The Silence possesses its solitude

And I mine. In the clamouring distress

I contemplate the creatures of my mind.

Or yours. Inside the two they hide, outside

They wink from walls in hues of cream and beige

As if all the world of colour had died,

And left behind institutional grey.

The Silence stamps its solid existence

Onto listening minds, marooned within

the ties of ticking, the prat'ling pretence

Of uniqueness, uniform delusions.

Pressing purposefully within the zones

Where we become a self, in flickering

Electrics and the quiet of alone

The Silence remains as a reminder.

Not Every Writer’s Dream

Mirjana Govedarica

Cora found herself in the middle of a dense patch of trees, with no idea where she was or how she came to be there. Sunlight broke through the dense atmosphere in shards of pale yellow, but did little to diffuse the heavy scent of damp earth and rotting leaves around her. She was breathing hard, as though she had been running, but she could not recall the chase. It was as though someone had thrown her headlong into the middle of events and left her to fend for herself in the unusual new environment. Yelling echoed in the distance. Instinctively, she broke into a run.

The forest rushed past her as she trampled through her surroundings. Although she broke every twig and stamped on every dry leaf beneath her feet, Cora met very little resistance from the trees she hurtled past. Something in the depths of her subconscious told her that she should have tripped and fallen by now. The undergrowth was too thick with roots and she was too unskilled for her to have lasted this long without sustaining an injury. It was as though the forest was nothing more than a movie reel playing in the background of her chase. Everything was too clean and clear.

She let herself slow down and switched to a brisk walk, sensing a change in the atmosphere. As her blind panic began to evaporate, Cora realised that the yelling had died down. The area around her was quiet; only the rustle of the wind through the trees could be heard. It was lighter here. There was more space for her to move and whole patches of sunlight broke through the leafy canopy above. Perhaps the noise was nothing more than a hunter’s call, she thought as she stepped over a particularly thick knot of roots. Perhaps…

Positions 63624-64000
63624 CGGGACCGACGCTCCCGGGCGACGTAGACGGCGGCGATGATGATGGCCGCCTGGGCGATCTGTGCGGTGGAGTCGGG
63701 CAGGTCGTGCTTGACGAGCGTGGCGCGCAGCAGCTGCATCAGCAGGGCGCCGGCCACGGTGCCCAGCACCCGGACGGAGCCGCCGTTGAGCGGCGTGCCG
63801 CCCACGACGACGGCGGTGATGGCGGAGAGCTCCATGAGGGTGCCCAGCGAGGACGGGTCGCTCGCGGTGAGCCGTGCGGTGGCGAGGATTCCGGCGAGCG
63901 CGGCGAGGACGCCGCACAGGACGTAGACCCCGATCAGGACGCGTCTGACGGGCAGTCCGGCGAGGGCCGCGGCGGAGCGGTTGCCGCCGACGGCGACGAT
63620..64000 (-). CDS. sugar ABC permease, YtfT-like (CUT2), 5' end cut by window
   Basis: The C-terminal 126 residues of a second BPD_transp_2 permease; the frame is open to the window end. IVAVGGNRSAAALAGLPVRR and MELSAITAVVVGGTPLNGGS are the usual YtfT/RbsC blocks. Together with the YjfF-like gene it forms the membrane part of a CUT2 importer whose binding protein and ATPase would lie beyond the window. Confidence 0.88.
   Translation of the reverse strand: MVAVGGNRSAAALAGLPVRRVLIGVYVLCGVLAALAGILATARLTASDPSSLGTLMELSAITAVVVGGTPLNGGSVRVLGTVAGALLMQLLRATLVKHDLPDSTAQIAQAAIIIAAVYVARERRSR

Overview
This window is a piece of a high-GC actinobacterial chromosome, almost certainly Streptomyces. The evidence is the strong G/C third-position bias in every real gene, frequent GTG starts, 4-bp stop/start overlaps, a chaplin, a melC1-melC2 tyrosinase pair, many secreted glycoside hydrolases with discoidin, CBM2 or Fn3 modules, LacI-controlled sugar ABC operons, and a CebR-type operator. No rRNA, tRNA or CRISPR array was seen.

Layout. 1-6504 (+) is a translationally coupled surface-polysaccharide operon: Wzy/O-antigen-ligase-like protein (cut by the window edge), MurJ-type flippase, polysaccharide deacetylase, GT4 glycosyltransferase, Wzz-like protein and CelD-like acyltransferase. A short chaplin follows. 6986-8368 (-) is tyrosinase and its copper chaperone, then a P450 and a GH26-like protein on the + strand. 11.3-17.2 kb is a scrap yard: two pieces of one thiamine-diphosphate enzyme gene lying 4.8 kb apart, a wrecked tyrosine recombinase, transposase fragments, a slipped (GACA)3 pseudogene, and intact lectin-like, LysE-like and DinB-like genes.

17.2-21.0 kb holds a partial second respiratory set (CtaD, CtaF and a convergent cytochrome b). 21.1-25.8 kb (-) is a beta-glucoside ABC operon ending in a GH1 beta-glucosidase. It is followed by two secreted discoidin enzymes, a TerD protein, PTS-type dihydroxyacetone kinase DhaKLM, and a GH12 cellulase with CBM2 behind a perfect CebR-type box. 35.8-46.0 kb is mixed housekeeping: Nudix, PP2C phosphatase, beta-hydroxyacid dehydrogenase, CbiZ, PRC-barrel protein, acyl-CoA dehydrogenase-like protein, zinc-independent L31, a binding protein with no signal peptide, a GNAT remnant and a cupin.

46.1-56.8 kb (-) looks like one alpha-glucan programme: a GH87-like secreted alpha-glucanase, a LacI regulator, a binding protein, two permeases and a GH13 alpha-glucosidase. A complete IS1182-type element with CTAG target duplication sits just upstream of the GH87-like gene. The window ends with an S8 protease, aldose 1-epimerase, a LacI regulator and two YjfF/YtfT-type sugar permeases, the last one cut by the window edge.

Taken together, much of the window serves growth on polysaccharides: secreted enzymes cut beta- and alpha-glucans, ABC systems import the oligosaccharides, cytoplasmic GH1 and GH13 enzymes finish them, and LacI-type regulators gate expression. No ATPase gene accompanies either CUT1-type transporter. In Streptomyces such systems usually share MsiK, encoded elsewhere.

Cora froze. She had reached what appeared to be the very edge of the forest. Through the frame of trees ahead of her, she could see a familiar piece of stonework. It was the intricate border of a set of wide iron gates she had never expected to see. Cora now knew exactly where she was. It was a place she had been dreaming and writing about for years; her small piece of fantasy was now standing only a few feet away from her, as real as the book in your hands. She moved hesitantly towards it, protected by the cover of the trees. There, guarded by armed knights, stood the entrance to the Star City.

Who goes there? called the knight standing closest to her, reacting sharply to the cracking twig as Cora moved closer to get a better look. She recoiled, ducking back into the shadows of the forest. An unexplainable nervousness had settled in her stomach. Now that she had to face her characters, Cora was glad that she had kept clothing simple. Her dark trousers and grey jacket were not very different from that of the guardian on patrol. She pushed up her sleeves and took a deep breath before marching into the sunlit clearing. Identify yourself.

Cora blinked. The guard stared down at her with dark blue eyes, a trademark of citizens from the city. The familiar, angular face of one of her lead characters was unmistakable.

Alexander Orion, she murmured, unable to stop herself. His professional poise faltered for a moment and a shadow passed across his face.

What did you say? he snapped.

N-nothing, Cora replied hastily. I’m just a traveller. My name is Cora Sands and I would like to see your city.

Alexander frowned, clearly suspicious.

"If you’re just a traveller, how is it that you’re carrying no luggage?" he retorted.

Her gaze dropped to her feet, thinking quickly. It was a fair point…

I was robbed by bandits, she said. They stole everything I had and left me alone in the middle of the forest, with no means to find my way.

You’re looking particularly clean after a robbery and escapade through the forest, Alexander observed. It was her fault for writing him as such a sharp and dedicated guardsman. Of course, it had never occurred to her that one day she would have to get past him.

I had to take care of myself, now that this is all I own, Cora explained slowly. I let them take everything without a fight, on the condition that they didn’t harm me.

There was a long pause.

There are no bandits in this area of the country, he said.

It was true. She had never had reason to think about the outlying regions of the city, so she had written a high defence system for the region surrounding the gates and left